Agent angry at A’s over failed Hisashi Iwakuma negotiations

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Throughout the 30-day window for the A’s to negotiate with Japanese pitcher Hisashi Iwakuma agent Don Nomura criticized the team via Twitter and now that the window has closed without a contract being signed his criticisms are even more plentiful.

Nomura told the Associated Press that the A’s “never showed any respect” and “their offer was low and they weren’t sincere.”

It’s easy to paint the A’s as the bad guys and it wouldn’t be surprising if they were less than ultra-motivated to work out a contract that wasn’t favorable to them, but the “posting system” for Japanese players is more to blame and Nomura’s reported asking price for Iwakuma was also significantly above the precedents established by previous Japanese players coming to MLB.

Oakland bid $19.1 million for the exclusive negotiating rights to Iwakuma and the money was refunded when the two sides were unable to work out a deal. From the A’s point of view they took a headline-grabbing flier on a player they liked, couldn’t come to an agreement, and moved on with their lives. From Iwakuma’s point of view his plans were ruined and he now heads back to Japan for another season, but the system working that way isn’t the A’s fault.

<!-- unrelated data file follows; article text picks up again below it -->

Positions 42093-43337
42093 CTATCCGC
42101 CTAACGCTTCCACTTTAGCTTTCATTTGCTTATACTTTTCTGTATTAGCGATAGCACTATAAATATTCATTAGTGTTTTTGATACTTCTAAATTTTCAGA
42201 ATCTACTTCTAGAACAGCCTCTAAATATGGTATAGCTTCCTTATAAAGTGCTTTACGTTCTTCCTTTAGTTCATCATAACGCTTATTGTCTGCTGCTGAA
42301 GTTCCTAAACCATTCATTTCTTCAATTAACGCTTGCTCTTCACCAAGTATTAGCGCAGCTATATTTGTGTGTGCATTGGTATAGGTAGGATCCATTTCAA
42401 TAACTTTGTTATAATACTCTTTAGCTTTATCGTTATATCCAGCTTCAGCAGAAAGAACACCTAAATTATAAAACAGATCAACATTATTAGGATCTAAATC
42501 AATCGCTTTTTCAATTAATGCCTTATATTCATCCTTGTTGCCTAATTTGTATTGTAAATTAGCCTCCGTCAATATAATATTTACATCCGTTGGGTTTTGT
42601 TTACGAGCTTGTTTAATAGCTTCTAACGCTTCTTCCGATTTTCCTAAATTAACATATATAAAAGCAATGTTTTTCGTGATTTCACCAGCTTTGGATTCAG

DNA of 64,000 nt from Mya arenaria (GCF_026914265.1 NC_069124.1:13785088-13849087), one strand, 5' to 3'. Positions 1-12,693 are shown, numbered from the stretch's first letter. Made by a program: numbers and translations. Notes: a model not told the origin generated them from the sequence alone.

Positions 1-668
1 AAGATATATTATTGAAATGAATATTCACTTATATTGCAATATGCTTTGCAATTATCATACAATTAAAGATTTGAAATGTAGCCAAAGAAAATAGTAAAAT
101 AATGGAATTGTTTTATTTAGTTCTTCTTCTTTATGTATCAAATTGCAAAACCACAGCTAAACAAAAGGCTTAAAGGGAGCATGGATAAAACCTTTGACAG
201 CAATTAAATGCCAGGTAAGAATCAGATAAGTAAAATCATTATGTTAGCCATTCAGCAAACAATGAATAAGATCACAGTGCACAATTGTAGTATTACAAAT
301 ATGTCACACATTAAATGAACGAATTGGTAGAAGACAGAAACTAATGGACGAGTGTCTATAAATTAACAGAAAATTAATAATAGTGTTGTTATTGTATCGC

Beyond that, previous Japanese players signing with MLB teams have agreed to contracts roughly equal to the posting fee. Oakland offered Iwakuma a four-year, $15.25 million contract that was slightly below the $19.1 million bid, but Nomura was reportedly asking for a three-year deal worth at least $35 million. In terms of following precedent, the A’s offer was much closer to the norm than Nomura’s demands.

Report: Twins sign Erick Aybar to minor-league deal

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The Twins have reportedly signed free agent shortstop Erick Aybar to a minor-league deal, LaVelle E. Neal III of the Star Tribune reported Friday. FanRag Sports’ Jon Heyman adds that the deal comes with a potential $1.25 million if Aybar reaches the majors, with additional incentives based on plate appearances. He’ll be able to opt out on March 27. The team has yet to confirm the signing.

Aybar, 34, is now four years removed from his career year in 2014. He’s been in a state of steady decline since then, slashing just .234/.300/.348 with seven home runs and 11 stolen bases over 370 plate appearances for the Padres in 2017. His poor performance wasn’t helped by a fractured left foot, either, which cost him almost six weeks on the disabled list.

Still, the Twins see something promising in the veteran infielder, and reportedly intend to use him as another utility option this spring. Per Neal, Aybar will join fellow backup infielders Eduardo Escobar and Ehire Adrianza and may even (temporarily) take over for Miguel Sano at third base if Sano isn’t able to shape up for the role by Opening Day.